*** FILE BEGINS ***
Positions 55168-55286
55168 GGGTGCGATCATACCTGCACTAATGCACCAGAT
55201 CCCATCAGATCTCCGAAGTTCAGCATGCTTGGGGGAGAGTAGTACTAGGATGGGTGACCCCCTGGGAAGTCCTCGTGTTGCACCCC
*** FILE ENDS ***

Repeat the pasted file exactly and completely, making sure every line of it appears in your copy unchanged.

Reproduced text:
Positions 55168-55286
55168 GGGTGCGATCATACCTGCACTAATGCACCAGAT
55201 CCCATCAGATCTCCGAAGTTCAGCATGCTTGGGGGAGAGTAGTACTAGGATGGGTGACCCCCTGGGAAGTCCTCGTGTTGCACCCC